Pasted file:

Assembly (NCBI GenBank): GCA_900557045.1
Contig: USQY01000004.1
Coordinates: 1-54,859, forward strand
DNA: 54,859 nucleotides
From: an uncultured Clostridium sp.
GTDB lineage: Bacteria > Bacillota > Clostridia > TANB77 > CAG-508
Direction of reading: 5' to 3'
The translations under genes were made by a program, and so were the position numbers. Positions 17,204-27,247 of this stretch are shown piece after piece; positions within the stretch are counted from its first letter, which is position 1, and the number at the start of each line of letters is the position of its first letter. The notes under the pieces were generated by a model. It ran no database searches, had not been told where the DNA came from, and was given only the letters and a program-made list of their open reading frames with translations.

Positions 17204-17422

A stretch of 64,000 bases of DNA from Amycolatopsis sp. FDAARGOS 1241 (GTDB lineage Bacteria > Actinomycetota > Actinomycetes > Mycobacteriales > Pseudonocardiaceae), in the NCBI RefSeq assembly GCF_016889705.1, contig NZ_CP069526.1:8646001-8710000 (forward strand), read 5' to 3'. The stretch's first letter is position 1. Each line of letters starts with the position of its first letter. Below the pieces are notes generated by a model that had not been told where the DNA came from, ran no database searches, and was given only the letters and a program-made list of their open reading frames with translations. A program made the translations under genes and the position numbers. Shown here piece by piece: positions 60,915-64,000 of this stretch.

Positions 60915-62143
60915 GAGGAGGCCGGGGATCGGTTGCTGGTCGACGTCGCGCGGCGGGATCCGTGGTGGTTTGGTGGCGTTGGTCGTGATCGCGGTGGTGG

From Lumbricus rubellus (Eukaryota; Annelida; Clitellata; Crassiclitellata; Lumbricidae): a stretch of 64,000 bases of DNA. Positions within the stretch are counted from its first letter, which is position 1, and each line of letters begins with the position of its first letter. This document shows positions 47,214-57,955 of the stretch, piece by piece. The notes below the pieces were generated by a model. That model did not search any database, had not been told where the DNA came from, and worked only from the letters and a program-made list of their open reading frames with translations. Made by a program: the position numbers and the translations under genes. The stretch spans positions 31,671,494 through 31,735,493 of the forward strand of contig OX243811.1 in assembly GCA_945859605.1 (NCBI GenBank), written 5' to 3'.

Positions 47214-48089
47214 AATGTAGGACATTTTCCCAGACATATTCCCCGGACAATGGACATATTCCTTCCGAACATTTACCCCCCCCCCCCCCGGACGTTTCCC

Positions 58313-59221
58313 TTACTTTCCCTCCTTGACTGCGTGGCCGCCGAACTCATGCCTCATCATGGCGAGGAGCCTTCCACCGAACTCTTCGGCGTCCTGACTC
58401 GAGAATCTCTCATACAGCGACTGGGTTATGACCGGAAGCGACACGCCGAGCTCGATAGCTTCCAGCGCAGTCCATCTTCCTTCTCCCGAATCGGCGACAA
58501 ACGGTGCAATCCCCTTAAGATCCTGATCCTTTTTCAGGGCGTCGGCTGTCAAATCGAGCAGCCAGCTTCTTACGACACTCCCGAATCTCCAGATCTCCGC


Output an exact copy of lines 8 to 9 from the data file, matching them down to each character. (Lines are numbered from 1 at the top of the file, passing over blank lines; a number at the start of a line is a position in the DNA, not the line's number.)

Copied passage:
The translations under genes were made by a program, and so were the position numbers. Positions 17,204-27,247 of this stretch are shown piece after piece; positions within the stretch are counted from its first letter, which is position 1, and the number at the start of each line of letters is the position of its first letter. The notes under the pieces were generated by a model. It ran no database searches, had not been told where the DNA came from, and was given only the letters and a program-made list of their open reading frames with translations.

Positions 17204-17422